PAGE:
Secondly I always questioned and will question the morality of the usage of nuclear weapons in Japan. However it was stated on Okinawa that 100,000 civilians died. Beyond the nationalistic equation of how many Americans would have died defending Japan , I believe an invasion would have likely killed 2 to 4 times as many civilians as the bombs did. I still do not support the usage of the bombs, but I can see how the decisions were made. Perhaps the alternative to an invasion or the bombs would have been a massive blockade of Japan/ essentially , a siege, that would have forced the Island into starvation and privation instead. But how many civilians would have died then? To be honest I find the firebombing of German and Japanese cities, particularly Dresden, to be more heinous than the nuclear attacks on Japan. Although designating levels of moral failure is somewhat meaningless in this case.
Can there ever be forgiveness? As Ray Leopold, one of the vets said about the Holocaust, there could never be an apology for him on this. I think it is almost impossible to consider or justify the carnage in any way.

I have been profoundly changed by my reading of "The Dominion of War" this summer, being a history of the fundamental place of war in American history and our own ability to mythologize the goodness of war in that it brings or promotes freedom and liberty. Iraq is no aberration , that is for sure.

Leftymn

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susan | October 3, 2007 - 5:00pm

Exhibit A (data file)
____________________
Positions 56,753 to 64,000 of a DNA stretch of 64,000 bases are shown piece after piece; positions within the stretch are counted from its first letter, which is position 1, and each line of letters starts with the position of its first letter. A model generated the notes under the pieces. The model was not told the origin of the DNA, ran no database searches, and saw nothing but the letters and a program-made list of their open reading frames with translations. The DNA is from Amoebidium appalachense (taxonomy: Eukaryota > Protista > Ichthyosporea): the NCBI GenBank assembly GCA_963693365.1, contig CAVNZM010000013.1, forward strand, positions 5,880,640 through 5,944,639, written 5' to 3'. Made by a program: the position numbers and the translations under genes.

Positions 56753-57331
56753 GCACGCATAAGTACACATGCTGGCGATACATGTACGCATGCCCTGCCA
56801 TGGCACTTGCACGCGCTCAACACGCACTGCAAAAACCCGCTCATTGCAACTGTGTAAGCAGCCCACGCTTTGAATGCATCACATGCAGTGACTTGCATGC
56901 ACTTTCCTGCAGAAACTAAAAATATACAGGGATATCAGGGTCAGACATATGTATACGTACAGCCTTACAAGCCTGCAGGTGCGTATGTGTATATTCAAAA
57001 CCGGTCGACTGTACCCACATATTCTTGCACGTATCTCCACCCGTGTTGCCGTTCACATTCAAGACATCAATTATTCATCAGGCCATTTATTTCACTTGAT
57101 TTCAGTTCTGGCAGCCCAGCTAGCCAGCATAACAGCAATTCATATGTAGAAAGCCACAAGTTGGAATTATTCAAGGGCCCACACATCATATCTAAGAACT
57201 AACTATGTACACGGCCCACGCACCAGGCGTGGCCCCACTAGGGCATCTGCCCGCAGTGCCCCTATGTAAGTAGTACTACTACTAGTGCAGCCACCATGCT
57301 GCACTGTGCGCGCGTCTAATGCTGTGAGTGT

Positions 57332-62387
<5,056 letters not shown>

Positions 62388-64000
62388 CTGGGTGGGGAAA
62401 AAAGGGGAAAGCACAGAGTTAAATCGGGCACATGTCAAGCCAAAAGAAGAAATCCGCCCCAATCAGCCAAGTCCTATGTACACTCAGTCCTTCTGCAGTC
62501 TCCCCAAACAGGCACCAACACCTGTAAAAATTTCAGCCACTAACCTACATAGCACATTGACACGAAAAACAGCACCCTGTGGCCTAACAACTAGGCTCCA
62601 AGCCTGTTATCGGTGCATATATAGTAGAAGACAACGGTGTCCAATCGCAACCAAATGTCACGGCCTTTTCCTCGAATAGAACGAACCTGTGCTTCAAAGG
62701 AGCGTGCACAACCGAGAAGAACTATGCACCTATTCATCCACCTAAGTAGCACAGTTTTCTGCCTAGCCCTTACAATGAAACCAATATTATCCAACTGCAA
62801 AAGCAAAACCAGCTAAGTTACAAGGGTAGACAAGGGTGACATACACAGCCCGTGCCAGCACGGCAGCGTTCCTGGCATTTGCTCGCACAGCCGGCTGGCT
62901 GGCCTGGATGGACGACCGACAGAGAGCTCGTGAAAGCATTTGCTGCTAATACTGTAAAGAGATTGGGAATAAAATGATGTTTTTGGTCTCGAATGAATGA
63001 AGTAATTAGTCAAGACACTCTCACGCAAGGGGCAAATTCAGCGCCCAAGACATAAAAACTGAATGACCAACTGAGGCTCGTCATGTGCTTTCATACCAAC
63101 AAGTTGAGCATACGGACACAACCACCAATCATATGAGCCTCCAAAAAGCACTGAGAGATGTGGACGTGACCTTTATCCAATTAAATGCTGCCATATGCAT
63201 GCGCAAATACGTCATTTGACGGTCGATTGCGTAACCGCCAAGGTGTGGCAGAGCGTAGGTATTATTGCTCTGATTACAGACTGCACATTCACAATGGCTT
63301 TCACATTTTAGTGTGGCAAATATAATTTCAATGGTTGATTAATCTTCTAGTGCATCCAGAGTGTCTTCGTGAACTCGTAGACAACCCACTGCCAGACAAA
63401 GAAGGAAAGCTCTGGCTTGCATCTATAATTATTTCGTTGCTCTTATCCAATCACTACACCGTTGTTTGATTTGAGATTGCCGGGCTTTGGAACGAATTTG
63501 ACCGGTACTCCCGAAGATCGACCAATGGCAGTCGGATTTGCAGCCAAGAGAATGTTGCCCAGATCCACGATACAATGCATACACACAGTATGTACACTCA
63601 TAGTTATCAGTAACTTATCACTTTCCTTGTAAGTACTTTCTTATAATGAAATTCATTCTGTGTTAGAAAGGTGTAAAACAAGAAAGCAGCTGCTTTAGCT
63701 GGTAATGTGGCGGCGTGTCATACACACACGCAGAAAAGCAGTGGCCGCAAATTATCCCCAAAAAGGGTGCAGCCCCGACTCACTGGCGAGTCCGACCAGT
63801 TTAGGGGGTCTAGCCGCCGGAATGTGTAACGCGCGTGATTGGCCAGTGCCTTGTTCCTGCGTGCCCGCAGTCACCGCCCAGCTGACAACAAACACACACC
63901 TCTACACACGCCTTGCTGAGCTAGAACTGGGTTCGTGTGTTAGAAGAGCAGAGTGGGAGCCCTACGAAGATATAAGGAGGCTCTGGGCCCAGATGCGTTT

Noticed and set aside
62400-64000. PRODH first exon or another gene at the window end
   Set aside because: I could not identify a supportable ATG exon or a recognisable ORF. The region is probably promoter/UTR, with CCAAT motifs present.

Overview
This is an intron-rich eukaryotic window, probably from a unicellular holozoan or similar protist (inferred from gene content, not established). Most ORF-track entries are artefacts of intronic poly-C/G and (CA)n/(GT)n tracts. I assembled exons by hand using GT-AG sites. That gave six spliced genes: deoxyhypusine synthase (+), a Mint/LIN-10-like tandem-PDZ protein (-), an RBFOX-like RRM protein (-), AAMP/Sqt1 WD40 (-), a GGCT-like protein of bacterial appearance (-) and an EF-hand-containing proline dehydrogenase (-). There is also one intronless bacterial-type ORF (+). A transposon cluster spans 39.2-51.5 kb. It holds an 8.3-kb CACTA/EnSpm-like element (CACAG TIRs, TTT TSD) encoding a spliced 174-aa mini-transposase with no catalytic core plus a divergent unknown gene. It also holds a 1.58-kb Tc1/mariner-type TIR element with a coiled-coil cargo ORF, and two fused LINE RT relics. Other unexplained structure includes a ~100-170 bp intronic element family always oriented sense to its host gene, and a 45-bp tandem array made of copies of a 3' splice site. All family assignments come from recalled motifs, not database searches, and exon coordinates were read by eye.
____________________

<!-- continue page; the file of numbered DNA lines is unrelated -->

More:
Thanks for your thoughts Lefty. I'm just trying to process what I saw.

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Anonymous (not verified) | October 3, 2007 - 7:42pm

The World Was Dangerous.

The World Is Dangerous.

The World Will Always Be Dangerous.

This Will Not Change

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susan | October 3, 2007 - 10:35pm

Wow, no kidding! But one might hope that over eons of time we could figure out what to do about it and how to handle it at least a little better.

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perhansa (not verified) | October 4, 2007 - 10:45am

What's that old definition of insanity--doing the same thing over and over again expecting a different result?

Does 50,000 years or more of aggression, killing, and genocide; religious war, political war, ideological war, revolutionary war, genocidal war, territorial war, war over resources, war over ideas, war over beliefs, invasions, barbarism, ethnic aggression constitute an unmistakable pattern?

I am leaning more and more toward Arthur Koestler's belief that man is a failed and flawed chimera due to the rapid "brain explosion". We are poets, artists, mathematicians, explorers, inventors, story-tellers, lovers, haters, blackards, murderers, bigots, gladiators, mercenaries, missionaries, priests, executioners, warriors, bomb-makers, environmental desecraters, sad, poignant little animals all rolled into one. We cannot and will not overcome our nature any more than an ape or a horse or a bird. It is what it is. Evolution is a fact. In the course of time evolution has created a plethora of chimeras and we are but one. The world is unimaginably old and man stands on the stage but a second or two in the lifetime of gaia.

I expect we'll see more of the same. I've decided it's time to choose how to live with that. We have an inherent ability to self-delude ourselves into thinking otherwise--hope, faith, wishing. How else could humanity survive this long when the same play is enacted generation after generation?